Top 7 Wedding Ceremony Traditions


Apart from the memorable ‘I Do’s,’ a wedding carries various traditions that have their roots in ancient civilizations that make weddings fun and enjoyable in modern times. While marriage customs and traditions vary across the globe, here are some of the top wedding traditions that have become wedding staples over time:

The Veiled Bride Dressed in White

In ancient Rome, the veil provides to disguise the bride and keep her away from bad spirits. It’s also a custom followed in arranged marriages where the bride’s face remains covered until after the ceremony. This way, the husband wouldn’t back out in case he does not like what his wife looked like.

Furthermore, wearing a white wedding dress was introduced by Queen Victoria in 1840 and became a standard ever since. Thought to symbolize purity, white dresses have become a trend. However, brides nowadays are starting to explore more colorful options.

Toss and Toast

Garlic, aromatic herbs, and grains were once used as bridal bouquets in the belief that they ward off evil spirits. In time, the herbal bunch was replaced by flowers ornately arranged featuring the bride’s favorite bloom.

Associated with the bouquet is the bouquet toss. Back then, in England, the bride was believed to be extra lucky that women ripped pieces of her dress to obtain her luck. As an alternative, a bride would toss the bouquet with the belief that whoever catches it will soon walk the aisle.

The garter in the Dark Ages served as proof that the wedding has been consummated and is believed to bring good luck to anyone who strips it off the bride. However, this led to rowdy crowds that compelled the groom to toss it to bachelors instead. Whoever gets the garter is said to follow in the newlyweds’ footsteps.

Aside from the bouquet and garter, rice is also showered on the couple for good luck and fertility. Modern-day counterparts now come in the form of confetti, bubbles, and fireworks. 

The wedding toast came from the Greek and Roman practice of raising cups to offer drinks to the gods and as part of a wedding ceremony that signified an alliance between warring groups. The actual term ‘toast’ also came from the Roman practice of dropping a piece of burnt bread into the wine to dampen its bitter taste. In modern times, toasts were made by family and friends as they pronounced well wishes on the couple.

With This Ring… 

Wedding rings were once made out of papyrus and worn on the wrists and ankles. Back then, Romans used iron and then eventually were made with gold. Initially, these tokens meant ownership. Now, wedding rings symbolize union and fidelity in marriage.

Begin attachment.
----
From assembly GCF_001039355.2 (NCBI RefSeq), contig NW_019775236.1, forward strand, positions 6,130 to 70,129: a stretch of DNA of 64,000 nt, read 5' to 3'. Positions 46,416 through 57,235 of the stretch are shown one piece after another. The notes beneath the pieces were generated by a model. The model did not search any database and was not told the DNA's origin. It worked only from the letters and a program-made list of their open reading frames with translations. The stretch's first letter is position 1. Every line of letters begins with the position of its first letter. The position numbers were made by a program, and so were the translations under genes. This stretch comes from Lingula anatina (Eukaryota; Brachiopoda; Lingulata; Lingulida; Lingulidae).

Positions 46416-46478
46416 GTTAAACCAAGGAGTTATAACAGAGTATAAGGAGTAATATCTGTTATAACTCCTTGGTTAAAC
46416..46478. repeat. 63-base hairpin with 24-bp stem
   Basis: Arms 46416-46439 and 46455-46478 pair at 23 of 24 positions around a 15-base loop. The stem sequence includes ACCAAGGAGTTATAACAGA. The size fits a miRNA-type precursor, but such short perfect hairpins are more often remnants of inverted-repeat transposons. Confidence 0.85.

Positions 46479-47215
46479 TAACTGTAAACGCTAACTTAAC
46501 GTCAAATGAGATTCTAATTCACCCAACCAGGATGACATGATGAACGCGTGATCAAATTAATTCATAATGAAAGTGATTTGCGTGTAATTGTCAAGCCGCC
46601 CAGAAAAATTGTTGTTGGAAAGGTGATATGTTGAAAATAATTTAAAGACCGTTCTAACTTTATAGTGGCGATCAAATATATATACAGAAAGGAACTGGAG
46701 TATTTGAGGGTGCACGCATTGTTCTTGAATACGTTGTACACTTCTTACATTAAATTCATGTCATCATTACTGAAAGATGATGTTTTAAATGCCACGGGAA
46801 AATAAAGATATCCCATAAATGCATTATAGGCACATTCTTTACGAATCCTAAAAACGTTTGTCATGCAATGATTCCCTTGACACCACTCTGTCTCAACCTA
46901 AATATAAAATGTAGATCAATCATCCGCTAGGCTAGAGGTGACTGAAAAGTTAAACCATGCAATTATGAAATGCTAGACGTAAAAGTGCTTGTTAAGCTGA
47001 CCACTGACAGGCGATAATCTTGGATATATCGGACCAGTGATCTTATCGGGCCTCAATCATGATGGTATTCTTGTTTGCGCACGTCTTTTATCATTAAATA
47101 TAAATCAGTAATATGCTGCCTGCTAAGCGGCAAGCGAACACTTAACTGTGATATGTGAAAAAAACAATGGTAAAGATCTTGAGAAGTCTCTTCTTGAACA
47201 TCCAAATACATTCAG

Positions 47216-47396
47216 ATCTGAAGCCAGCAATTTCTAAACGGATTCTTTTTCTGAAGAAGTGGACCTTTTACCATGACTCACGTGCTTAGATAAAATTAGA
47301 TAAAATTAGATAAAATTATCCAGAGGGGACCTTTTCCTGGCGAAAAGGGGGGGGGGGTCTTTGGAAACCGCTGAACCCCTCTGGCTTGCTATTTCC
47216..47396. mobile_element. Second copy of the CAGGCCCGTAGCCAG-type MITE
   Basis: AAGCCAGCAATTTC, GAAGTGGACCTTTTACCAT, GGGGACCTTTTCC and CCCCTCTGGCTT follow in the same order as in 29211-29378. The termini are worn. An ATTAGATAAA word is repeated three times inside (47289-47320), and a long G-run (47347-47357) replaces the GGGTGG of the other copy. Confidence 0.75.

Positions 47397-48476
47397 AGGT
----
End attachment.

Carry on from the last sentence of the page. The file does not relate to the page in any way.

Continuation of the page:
Something ‘S’ for good luck

The old English rhyme, “Something old, something new, something blue and a sixpence in your shoe” necessitates that a bride has all five to have a blissful marriage. These charms were meant to protect not only the newlyweds but their future children (“something old”) from the Evil Eye, while being optimistic (“something new”) and having love, purity, and fidelity (“something blue”) ensured a solid marriage. 

The sixpence also symbolized prosperity. Instead of putting it in the shoe, the bride’s father gives it before she walks down the aisle. 

The Wedding Entourage 

Bridesmaids in ancient Rome acted as the bride’s decoys and wore the same outfit to prevent evil spirits from finding the bride and bringing her ill on her wedding day. Today, bridesmaids are handpicked by the bride as the closest few to stand by her during her special day.

Groomsmen were originally the groom’s warrior friends who assisted him in kidnapping his bride before they were married. They were also his allies in fighting off other suitors and the one who emerged the strongest is considered as the ‘best man.’ Groomsmen are the male counterparts of bridesmaids and serve to balance the wedding entourage.

Ancient Roman weddings began with young virgins carrying wheat to bring good health to the couple, which then evolved to having flower girls carry tiny baskets and shower the aisle with petals in preparation for the bride’s wedding march.

During the Victorian era, a pageboy carried wedding rings placed on pillows, which eventually became the ring bearer’s responsibility.

Piece of Cake 

Wedding cakes date back as early as Roman times when a groom would break bread over the bride’s head for good luck. It later evolved into a fruitcake with white icing that symbolized purity and wealth. 

Cakes also came in three tiers. Traditionally, to guarantee prosperity, the bride and the groom would kiss over it without toppling the cake. The cutting ceremony was symbolic of the bride losing her virginity while eating a piece of the wedding cake served as the couple’s first taste of married life. 

Wedding traditions have interesting beginnings, though some have evolved over time, the intention of having a fruitful and prosperous married life remains as the arching theme for all of these.